Pod people: Who's evolving on immigration?

President Obama announced a shift on on Friday for how the government will handle immigrants who were brought to the United States by their parents, a decision setting off a chain of reactions from outrage to elation to apathy. Religious leaders were among many who reacted to the announcement, including the Southern Baptist Convention's policy person Richard Land. Here was one religion reporter's reaction:

Bob: Why are people surprised that Richard Land likes Obama's immigration move?

Me: @bobsmietana can you flesh that out?

Bob: @spulliam land has been outspoken on immigration reform with a path for citizenship. Seen some stories that see this as something new

As The Tennessean's Bob Smietana points out, Land is not suddenly evolving with the President on immigration. That said, more and more evangelicals are emerging in favor of some sort of immigration reform, such as Focus on the Family's president Jim Daly.

It was interesting to see those who didn't cover an immigration statement made earlier in the week by evangelicals jump on religious reaction to Friday's announcement, as though once Obama grants attention to the issue, it becomes news.

Granted, it was a busy week for religion news with the U.S. Conference of Catholic Bishops meeting and more contraceptive mandate news. Those who did cover immigration appeared to be political reporters seemed to take on the issue this week, those who might not pick up on implications for religious leaders, whether someone like Land would be a new supporter or not.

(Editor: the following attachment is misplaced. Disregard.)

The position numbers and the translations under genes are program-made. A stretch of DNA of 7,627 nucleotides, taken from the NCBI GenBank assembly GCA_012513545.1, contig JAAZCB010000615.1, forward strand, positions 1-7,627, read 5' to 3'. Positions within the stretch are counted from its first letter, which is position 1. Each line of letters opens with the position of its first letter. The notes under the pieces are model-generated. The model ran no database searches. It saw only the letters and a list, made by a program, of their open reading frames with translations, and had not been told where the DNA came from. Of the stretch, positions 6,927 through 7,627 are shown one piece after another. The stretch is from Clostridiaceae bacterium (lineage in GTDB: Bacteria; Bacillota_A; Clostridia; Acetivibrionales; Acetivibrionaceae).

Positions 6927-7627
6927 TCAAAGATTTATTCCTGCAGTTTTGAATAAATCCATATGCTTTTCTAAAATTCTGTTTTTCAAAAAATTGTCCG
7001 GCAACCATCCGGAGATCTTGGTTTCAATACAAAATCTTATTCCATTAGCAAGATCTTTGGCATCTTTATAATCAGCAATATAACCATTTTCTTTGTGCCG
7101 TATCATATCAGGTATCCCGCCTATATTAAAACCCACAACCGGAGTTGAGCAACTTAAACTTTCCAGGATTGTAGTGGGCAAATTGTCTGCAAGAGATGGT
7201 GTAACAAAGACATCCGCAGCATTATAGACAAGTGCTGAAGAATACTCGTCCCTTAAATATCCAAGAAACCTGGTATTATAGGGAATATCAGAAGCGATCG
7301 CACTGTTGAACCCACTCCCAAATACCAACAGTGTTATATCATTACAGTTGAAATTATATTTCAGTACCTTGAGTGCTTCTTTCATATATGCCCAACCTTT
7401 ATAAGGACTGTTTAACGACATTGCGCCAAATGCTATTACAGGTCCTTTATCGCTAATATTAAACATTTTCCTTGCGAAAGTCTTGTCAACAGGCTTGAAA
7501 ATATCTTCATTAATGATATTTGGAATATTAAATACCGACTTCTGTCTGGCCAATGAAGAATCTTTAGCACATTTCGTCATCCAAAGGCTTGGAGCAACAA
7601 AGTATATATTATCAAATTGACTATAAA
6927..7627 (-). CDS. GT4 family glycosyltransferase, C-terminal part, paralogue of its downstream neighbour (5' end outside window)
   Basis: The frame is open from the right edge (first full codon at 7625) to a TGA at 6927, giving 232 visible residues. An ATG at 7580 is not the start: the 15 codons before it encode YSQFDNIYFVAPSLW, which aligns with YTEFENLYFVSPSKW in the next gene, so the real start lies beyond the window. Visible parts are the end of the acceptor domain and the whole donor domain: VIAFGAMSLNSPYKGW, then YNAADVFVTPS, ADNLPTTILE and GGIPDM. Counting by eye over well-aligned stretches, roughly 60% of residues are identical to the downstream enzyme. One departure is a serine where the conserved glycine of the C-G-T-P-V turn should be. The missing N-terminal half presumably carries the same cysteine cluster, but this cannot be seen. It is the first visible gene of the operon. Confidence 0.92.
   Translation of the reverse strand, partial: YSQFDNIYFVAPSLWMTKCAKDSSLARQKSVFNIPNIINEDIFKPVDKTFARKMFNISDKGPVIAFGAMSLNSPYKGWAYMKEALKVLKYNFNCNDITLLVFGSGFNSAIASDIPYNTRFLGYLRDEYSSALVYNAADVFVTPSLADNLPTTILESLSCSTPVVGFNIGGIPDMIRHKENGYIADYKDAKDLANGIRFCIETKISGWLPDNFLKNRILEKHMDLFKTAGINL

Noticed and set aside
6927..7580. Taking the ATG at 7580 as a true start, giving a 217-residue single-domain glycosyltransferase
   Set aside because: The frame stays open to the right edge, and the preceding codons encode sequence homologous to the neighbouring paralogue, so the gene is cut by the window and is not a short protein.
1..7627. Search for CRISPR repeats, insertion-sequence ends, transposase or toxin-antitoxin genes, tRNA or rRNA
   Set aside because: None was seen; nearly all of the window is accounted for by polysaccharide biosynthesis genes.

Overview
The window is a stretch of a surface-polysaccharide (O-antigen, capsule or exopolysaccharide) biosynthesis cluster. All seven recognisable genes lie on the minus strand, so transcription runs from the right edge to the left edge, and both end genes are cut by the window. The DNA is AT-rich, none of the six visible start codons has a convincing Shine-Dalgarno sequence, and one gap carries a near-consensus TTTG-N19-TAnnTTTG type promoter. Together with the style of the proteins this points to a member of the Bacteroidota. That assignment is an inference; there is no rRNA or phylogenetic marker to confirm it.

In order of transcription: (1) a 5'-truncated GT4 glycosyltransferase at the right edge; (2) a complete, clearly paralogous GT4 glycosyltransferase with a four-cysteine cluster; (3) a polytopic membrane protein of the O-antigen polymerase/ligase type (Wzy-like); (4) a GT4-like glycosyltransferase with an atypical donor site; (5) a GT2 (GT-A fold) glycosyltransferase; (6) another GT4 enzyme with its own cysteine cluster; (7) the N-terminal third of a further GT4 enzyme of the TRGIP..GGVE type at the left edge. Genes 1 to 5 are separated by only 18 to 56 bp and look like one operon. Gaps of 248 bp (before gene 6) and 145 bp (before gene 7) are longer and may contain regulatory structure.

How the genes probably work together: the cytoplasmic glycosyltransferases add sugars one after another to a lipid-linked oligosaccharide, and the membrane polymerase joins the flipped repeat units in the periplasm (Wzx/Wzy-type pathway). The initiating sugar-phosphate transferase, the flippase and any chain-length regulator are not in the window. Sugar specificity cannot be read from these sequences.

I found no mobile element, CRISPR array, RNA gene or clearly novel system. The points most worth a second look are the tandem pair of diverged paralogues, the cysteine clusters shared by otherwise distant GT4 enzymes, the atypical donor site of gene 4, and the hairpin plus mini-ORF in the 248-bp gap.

In an an overall decent piece from the New York Times, the headline, "Christians On Right Urge Reform On Migrants” was a little confusion. The term "Christian right," which is kind of a dead term anyway, couldn't be applied to everyone involved in the statement.

In print, you have much less room to flesh out the headline, but on the Internet, you have much more room to use clearer descriptions. Instead of making generalizations like "Christian right" or a phrase like "harsh rhetoric," reporters could use quotes to illustrate the point they're trying to make.

Remember how much we heard about former President George W. Bush's faith-based initiatives and work in Africa? Since Obama's appearance, it almost seems as though Bush fell off the map. We don't see him in the news very often, so it was interesting to see the Dallas Morning News send a reporter to Africa to track down the impact his policies have made.

Is it the media's fault or Bush's fault that he isn't covered as much as Jimmy Carter or Bill Clinton? It's hard to say, since he isn't very available to the press. During his time in office, at least, reporters were constantly telling us about Bush's faith. It seems like there's little interest about Bush's possible faith motivation for his continual interest in Africa.

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